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This Week's Must (Re)watch: Of Good Report

Jahmil X.T. Qubeka's outstanding direction, alongside a stellar cast which includes Tina Jaxa and Mothusi Magano, creates a palpable dread felt throughout the film
Thu, Dec 17, 2020

Directed by South African auteur Jahmil X.T. Qubeka, Of Good Report was released to controversy in 2013. Initially meant to be screened at the opening night of the 34th Durban International Film Festival, the screening was cancelled just four days before the festival, at the behest of the National Film and Video Foundation, which alleged that it contained scenes amounting to "child pornography".

This decision would later be successfully appealed by the film's producers, and as such, the film was unbanned.

Of Good Report is set against the communal backdrop of an unnamed township, and the plot revolves around the mysterious and reticent Parker Sithole, played with resounding prowess by Mothusi Magano. After serving in the military, he turns a new leaf and inexplicably becomes a high school teacher (who comes of good report, according to his references).

On a night out drinking at a local shebeen, he encounters one of his students – unbeknown to him at the time of their meeting – 16-year-old Nolitha Ngubane. Despite the realisation that they are student and teacher, the two proceed to embark on an illicit but short-lived whirlwind 'romance', which eventually devolves into unimaginable horror.

Told as a non-linear narrative, the story unfolds in a disoriented manner which is almost as disjointed as the life of the lead, Parker, who is as interesting as he is odd.

Adding to the cast is the seasoned Tina Jaxa, playing the role of the headmistress of the high school. Thobi Mkhwanazi plays the role of Squeeza, the well-meaning colleague and teacher at the high school, who seemingly has a fascination with her new colleague. Petronella Nontsikelelo Tshuma plays the role of Parker's object of obsession, Nolitha.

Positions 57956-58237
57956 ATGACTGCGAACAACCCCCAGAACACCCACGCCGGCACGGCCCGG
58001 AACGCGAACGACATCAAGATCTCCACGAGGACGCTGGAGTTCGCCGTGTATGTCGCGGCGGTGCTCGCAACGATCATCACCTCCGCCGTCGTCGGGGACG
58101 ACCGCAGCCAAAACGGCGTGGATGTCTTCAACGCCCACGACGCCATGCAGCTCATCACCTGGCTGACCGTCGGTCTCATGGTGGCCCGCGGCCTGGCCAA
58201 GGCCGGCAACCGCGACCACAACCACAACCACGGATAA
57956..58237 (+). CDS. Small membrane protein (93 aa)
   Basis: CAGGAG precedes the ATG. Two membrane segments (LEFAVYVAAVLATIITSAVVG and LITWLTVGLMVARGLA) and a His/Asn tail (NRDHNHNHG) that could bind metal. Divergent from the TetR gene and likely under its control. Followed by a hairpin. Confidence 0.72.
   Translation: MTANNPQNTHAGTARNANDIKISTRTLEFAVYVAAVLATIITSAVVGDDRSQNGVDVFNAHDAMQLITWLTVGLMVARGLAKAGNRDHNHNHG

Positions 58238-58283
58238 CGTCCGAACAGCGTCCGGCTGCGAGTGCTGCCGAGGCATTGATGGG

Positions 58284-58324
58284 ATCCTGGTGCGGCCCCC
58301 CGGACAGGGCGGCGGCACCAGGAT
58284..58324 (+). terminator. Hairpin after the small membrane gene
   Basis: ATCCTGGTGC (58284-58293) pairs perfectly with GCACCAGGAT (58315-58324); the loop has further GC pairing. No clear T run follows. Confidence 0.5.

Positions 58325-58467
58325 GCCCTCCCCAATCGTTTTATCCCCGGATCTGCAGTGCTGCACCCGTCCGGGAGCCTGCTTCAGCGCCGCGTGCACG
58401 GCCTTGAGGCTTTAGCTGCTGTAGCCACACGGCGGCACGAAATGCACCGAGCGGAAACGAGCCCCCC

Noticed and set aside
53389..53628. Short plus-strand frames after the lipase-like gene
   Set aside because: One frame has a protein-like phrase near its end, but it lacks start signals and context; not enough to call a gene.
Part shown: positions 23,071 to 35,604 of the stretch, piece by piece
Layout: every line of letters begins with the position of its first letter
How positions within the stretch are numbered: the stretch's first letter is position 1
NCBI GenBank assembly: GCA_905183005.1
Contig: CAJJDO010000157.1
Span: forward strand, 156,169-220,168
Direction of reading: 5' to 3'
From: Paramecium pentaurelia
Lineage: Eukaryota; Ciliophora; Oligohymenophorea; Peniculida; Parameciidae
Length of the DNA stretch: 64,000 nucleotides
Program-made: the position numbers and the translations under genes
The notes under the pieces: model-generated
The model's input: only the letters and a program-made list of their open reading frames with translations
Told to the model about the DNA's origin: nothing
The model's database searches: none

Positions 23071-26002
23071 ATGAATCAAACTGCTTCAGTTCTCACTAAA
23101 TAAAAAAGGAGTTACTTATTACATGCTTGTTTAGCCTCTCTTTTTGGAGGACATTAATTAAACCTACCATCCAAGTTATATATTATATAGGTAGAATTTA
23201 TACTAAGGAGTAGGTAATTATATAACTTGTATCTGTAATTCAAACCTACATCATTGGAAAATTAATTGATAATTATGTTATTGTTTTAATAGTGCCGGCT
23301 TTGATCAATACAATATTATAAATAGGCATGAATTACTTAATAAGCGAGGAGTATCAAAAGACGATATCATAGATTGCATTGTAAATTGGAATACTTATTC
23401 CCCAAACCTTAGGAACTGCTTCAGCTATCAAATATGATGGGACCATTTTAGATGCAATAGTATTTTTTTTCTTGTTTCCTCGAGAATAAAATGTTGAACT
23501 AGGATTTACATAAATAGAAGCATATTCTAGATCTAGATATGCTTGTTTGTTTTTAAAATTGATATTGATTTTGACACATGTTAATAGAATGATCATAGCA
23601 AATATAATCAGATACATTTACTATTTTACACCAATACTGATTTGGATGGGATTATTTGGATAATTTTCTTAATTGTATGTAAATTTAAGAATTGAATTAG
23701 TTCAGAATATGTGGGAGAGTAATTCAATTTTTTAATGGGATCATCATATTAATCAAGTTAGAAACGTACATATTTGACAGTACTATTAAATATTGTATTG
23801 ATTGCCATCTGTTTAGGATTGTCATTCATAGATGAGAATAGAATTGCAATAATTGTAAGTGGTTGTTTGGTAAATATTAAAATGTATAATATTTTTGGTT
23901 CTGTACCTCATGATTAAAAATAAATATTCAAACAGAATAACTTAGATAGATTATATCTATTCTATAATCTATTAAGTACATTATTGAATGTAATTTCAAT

In classic film-noir style, the entire film is in black and white, adding to its dark, shadowy mystique. It is, however, the stellar direction of Qubeka that accentuates the picture to a thrilling treatise, which explores, among other things, the deeply distorted manifestation of black masculinity in a derelict post-apartheid South African township.

Through the character study of Parker Sithole – who hardly speaks for the duration of the film but is not mute – we get to see how poverty, war and the resultant post-traumatic stress disorder can all contribute to hopeless dysfunctionality, leading to an irreversible path of destruction.

Ultimately, Of Good Report is a purely South African paean paying homage to the film-noir genre, told with exceptional detail by a director standing on the shoulders of iconic filmmakers such as Orson Welles, Billy Wilder, Stanley Kubrick and Andrei Tarkovsky.

Through form and technique, by way of its cinematography – black and white, dark, shadowy and rainy settings – and through its thematic layers of community (Parker's landlady's place in the community), toxic reliance (Parker's relationship with his dying mother and with Nolitha), and the nature of a complex man, it bodes well for a noir feature film.

A true testament of what daring filmmaking can achieve, despite the initial denunciation upon its release, Of Good Report went on to be the most nominated film at the 2014 Africa Movie Academy Awards (AMAAs) with 13 nominations, winning a total of five, including Best Film, Best Director, Best Screenplay and Best Actor. It also won Best Film at the eighth South African Film and Television Awards (SAFTAs) in 2014, with Mothusi Magano once again winning the Best Actor award at the ceremony.